A man's home is his castle, but outside the home - the public space, public sphere, whatever you want to call it - is a common space, so it is natural and proper that possession of weapons there be so regulated.

Based on the lack of Supreme Court precedent, but a long history of regulating/forbidding the carrying of arms outside the home, the Ninth Circuit ruled there is no inherent right to openly carry a gun.

The Ninth Circuit had also previously ruled that there is no inherent right to concealed carry in Peruta v. San Diego.

In essence, what they've ruled is that we, the citizens of the United States, have no right to carry a gun in public. If our state of residence allows us to, whether by constitutional carry law or by virtue of having a permit system, it's merely a privilege.


What Does This Mean For Now?



What this means for now is that George Young and anyone else in Hawaii that had their permit denied is out of luck. Anyone denied a permit in California considering bringing suit is too.

It's worth noting the Ninth Circuit hasn't touched the suit's claim that Young's right to due process was also infringed. The court held that since Young hasn't requested or had a hearing in Hawaii, process hasn't actually occurred and therefore is moot, whatever that's worth.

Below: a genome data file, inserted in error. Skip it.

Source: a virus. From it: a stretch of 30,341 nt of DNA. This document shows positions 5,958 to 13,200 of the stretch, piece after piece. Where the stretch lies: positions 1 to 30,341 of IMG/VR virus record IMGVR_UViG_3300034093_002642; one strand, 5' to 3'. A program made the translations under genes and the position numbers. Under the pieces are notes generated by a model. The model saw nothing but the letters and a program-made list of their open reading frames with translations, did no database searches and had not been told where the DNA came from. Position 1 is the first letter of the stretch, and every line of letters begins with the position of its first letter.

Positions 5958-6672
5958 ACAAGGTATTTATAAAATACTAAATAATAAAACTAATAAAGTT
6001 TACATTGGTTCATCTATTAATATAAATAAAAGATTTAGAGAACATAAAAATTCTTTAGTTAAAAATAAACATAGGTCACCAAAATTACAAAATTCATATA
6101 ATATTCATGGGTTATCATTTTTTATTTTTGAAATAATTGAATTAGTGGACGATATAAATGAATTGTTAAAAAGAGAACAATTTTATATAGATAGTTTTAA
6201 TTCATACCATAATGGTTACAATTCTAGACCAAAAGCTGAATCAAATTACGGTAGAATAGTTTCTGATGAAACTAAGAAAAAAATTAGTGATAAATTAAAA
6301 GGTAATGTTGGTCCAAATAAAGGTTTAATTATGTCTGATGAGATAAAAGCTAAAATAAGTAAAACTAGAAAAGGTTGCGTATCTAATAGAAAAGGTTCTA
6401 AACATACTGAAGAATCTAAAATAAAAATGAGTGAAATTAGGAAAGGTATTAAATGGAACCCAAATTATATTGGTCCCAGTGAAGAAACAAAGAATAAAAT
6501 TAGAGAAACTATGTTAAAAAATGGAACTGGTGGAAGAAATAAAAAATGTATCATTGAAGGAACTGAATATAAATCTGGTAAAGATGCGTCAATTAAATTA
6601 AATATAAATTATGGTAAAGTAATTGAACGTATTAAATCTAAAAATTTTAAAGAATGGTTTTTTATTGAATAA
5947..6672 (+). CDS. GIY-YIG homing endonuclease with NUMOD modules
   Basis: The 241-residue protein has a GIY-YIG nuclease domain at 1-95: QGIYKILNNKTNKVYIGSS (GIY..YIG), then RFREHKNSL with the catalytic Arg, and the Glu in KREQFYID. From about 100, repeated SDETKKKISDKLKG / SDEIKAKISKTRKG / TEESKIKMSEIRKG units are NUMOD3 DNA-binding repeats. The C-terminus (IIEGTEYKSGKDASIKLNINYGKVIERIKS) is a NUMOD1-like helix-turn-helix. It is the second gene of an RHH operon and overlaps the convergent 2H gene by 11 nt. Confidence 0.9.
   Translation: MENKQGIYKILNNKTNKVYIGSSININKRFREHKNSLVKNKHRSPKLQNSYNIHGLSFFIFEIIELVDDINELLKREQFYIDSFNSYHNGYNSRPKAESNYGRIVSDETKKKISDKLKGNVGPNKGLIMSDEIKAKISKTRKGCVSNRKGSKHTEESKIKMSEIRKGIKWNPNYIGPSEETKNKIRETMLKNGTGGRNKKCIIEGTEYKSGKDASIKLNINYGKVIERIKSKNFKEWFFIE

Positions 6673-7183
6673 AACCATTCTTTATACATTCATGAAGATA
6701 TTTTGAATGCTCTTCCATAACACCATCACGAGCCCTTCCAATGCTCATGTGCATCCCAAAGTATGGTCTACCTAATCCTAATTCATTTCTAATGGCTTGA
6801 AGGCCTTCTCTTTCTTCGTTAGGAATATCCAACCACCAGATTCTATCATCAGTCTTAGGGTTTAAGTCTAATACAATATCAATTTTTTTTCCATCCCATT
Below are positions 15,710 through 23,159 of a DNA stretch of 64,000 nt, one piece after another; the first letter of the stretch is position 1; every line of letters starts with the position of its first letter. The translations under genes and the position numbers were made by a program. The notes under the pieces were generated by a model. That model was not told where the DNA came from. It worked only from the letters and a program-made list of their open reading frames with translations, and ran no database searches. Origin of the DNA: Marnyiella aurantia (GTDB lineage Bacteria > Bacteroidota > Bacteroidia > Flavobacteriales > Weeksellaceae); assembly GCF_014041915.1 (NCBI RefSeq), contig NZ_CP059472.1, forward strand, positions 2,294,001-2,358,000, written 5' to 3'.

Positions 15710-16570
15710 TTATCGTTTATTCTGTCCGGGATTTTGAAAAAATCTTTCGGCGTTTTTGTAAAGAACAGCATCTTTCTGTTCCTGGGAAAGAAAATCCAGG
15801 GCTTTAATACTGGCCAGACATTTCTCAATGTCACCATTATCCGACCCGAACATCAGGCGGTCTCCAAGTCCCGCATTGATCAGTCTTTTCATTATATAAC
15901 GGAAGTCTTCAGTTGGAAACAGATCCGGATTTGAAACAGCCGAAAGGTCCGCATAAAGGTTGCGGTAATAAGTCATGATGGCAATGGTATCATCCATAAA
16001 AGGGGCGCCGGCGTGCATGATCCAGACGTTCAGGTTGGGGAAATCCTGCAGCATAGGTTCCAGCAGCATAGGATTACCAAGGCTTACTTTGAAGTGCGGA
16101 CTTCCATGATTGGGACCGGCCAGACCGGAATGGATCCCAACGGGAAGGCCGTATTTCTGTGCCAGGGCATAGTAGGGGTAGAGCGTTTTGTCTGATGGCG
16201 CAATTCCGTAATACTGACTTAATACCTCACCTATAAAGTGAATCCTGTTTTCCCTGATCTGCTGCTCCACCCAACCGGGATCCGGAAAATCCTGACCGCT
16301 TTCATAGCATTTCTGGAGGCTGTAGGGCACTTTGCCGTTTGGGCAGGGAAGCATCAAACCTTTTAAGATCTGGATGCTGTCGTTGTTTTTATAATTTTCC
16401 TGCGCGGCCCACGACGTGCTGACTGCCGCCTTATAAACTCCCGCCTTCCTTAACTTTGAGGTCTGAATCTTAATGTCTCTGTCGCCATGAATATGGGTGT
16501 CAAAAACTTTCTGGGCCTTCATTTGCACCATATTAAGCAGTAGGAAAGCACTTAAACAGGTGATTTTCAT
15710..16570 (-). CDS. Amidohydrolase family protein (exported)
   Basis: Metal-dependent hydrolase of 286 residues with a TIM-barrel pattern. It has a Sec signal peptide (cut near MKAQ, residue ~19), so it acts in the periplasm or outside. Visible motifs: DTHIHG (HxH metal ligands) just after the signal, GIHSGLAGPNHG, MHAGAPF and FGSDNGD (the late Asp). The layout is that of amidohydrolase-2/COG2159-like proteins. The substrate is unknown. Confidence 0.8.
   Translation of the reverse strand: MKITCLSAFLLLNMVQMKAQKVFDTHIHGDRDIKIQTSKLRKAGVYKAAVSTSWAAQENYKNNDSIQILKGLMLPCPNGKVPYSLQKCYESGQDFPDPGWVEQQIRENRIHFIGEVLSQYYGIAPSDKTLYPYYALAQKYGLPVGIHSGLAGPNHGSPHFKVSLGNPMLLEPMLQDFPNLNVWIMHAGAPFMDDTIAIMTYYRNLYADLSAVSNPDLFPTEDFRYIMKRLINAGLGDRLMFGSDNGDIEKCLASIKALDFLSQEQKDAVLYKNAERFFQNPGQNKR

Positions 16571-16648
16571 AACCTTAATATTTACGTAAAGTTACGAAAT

Granted, that point is almost certainly moot. Even if Young had had a hearing about the permit denials in Hawaii, it would be whether his right to due process had been observed in trying to get something that he wasn't entitled to anyway.

According to the Ninth Circuit, anyhow.

It's also worth noting that all states in the Ninth Circuit except Hawaii and California are shall-issue and/or constitutional carry at law, so it would appear that - again, outside of Hawaii and California - residents of AZ, AK, ID, MT and NV are safe.

For now, anyway.


The Onerous Implications Of Young And Peruta



With that said, the ruling does have some unpleasant implications.

The obvious and particularly unsettling implication of the Ninth Circuit's ruling in Young, combined with their ruling in Peruta, is that the largest appellate court circuit in the nation has essentially said that there's no right to carry a gun in public.

You might think that the mere text of the Second Amendment countermands those rulings. After all, it says "carry and bear arms" pretty clearly!

The Ninth Circuit doesn't follow what the Second Amendment implies, but relies on what it definitely doesn't say. After all, it doesn't say "carry and bear arms inside and outside the home for self-defense;" it just says "carry and bear arms."

And the constitution also says that anything that it doesn't explicitly spell out is left to the states or the courts to decide.